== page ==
Residue- and nitrogen-induced carbon mineralization varies with soil fertility status

Tanjila Jesmin, Richard L. Mulvaney, Thomas W. Boutton

Research output: Contribution to journalArticlepeer-review


By increasing the input of corn (Zea mays L.) residues, synthetic nitrogen (N) fertilization is often assumed to enhance soil storage of organic carbon (C), which could be especially beneficial for improving the fertility of depleted soils. To ascertain whether such a strategy can be effective, C mineralization was compared for two soils with different indigenous N contents by conducting a 60-day laboratory incubation experiment that involved continuous monitoring of CO2 emissions with periodic sampling for atmospheric δ13C analysis and for determination of soil microbial biomass and cellulolytic enzyme activities. The addition of exogenous N had a stimulatory effect on cumulative CO2 production that was greater for the low than high N supplying soil and more prominent in the first than in the second month of incubation. During residue decomposition, microbial activities were maximized by incubating the low N soil with exogenous N, whereas cellulolytic enzyme activities were greater for the high N soil. Although intensive N fertilization can substantially increase the productivity of low-fertility soils, the additional residue inputs thereby generated are more effective for promoting C mineralization than sequestration.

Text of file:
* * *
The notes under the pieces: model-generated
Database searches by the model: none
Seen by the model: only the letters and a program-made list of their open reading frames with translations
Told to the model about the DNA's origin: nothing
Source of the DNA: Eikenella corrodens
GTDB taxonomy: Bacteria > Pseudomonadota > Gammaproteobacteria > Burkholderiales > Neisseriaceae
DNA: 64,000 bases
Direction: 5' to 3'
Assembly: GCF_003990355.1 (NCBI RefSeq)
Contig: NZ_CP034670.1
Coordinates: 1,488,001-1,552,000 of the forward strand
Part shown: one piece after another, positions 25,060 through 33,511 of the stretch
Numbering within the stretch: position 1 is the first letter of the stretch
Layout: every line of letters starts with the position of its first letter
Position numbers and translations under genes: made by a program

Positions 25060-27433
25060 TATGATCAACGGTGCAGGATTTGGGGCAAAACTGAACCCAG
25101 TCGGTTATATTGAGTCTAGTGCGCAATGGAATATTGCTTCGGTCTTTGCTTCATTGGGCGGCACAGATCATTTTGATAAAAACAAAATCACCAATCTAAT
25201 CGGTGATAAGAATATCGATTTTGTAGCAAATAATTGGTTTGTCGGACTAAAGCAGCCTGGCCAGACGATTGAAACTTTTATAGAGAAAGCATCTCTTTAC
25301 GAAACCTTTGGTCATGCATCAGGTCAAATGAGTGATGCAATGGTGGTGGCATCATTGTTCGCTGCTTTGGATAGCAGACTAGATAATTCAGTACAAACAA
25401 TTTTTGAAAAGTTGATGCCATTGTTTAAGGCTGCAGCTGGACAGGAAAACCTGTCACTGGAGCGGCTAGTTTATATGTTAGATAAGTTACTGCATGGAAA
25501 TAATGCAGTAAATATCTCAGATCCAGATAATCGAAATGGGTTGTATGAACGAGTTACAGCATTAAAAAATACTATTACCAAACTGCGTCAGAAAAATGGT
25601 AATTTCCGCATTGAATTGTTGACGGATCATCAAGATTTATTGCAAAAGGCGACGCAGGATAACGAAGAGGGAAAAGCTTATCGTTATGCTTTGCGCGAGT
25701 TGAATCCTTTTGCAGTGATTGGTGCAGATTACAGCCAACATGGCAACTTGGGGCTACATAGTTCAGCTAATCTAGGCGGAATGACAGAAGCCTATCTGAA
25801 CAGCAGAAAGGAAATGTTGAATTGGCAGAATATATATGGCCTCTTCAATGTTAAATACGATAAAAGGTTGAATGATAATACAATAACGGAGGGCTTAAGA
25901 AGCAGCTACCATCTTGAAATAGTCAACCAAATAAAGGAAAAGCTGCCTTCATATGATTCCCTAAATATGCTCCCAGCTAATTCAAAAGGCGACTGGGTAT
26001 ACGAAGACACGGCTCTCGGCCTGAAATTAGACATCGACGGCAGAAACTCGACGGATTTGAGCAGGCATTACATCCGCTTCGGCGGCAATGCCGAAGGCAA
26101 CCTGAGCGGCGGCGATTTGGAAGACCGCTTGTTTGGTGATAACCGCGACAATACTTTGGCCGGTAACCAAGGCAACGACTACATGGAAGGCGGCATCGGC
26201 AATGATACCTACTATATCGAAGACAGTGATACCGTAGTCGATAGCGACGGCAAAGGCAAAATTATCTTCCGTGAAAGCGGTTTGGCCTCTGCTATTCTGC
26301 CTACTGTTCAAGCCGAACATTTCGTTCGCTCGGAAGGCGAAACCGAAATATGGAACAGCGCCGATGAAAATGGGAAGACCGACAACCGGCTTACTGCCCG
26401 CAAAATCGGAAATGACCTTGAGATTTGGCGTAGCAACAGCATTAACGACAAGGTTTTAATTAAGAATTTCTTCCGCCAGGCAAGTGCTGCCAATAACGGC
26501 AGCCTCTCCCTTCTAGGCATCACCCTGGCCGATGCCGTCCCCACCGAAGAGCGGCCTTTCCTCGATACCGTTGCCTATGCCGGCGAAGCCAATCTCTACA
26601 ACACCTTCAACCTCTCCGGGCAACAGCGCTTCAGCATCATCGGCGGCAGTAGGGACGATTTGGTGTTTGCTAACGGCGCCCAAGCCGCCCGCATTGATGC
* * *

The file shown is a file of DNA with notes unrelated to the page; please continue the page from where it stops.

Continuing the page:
Original languageEnglish (US)
Pages (from-to)541-554
Number of pages14
JournalSoil Science Society of America Journal
Issue number3
StatePublished - May 1 2023

ASJC Scopus subject areas

  • Soil Science


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